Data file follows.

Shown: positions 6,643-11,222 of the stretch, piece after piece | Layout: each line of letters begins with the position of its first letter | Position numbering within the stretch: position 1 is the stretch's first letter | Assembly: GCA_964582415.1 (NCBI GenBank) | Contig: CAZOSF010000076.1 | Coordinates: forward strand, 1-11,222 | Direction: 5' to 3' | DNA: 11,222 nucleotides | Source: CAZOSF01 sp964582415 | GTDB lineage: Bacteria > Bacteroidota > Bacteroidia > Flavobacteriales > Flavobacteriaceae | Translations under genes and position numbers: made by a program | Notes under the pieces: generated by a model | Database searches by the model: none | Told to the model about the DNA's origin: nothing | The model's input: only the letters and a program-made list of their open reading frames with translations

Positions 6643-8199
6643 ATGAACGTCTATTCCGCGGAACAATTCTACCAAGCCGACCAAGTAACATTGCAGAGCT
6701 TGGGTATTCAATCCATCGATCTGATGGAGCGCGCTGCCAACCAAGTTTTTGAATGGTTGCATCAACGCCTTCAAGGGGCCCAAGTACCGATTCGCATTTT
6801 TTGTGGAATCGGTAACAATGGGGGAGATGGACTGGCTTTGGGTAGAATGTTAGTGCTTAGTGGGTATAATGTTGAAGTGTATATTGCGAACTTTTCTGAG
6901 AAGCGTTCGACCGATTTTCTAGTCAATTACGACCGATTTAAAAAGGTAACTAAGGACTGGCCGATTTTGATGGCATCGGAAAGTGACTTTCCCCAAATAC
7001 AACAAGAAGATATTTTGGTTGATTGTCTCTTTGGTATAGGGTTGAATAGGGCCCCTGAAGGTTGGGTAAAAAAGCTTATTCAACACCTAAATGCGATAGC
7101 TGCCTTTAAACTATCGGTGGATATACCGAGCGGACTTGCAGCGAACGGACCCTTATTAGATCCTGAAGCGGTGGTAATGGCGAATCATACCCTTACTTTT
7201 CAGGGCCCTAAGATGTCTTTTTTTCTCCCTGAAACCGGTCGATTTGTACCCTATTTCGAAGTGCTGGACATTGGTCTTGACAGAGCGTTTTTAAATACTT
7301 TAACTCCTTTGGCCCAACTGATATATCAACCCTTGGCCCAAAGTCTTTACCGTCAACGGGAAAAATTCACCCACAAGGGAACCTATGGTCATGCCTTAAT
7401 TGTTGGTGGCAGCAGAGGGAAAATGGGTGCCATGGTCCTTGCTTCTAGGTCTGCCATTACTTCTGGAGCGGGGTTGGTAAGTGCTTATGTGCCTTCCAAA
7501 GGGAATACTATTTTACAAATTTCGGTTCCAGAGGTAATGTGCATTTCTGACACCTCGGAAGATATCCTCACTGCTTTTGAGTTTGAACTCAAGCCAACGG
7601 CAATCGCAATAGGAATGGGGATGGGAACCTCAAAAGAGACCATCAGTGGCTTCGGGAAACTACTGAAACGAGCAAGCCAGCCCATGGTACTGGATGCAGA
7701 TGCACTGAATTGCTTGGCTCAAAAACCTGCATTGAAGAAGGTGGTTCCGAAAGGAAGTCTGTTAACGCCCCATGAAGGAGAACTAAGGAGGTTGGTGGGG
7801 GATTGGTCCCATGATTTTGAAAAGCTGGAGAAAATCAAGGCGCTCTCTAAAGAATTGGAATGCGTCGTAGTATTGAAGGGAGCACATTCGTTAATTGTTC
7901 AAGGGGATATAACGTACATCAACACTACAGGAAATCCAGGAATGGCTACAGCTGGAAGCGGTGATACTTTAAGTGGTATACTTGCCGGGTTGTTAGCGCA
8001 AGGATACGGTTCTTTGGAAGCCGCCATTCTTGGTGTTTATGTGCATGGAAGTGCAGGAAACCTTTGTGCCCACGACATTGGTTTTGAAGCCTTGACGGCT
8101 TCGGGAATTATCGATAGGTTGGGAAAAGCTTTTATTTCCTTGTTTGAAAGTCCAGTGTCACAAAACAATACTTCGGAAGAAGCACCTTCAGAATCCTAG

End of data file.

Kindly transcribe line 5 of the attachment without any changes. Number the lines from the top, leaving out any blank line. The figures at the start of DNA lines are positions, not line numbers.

6801 TTGTGGAATCGGTAACAATGGGGGAGATGGACTGGCTTTGGGTAGAATGTTAGTGCTTAGTGGGTATAATGTTGAAGTGTATATTGCGAACTTTTCTGAG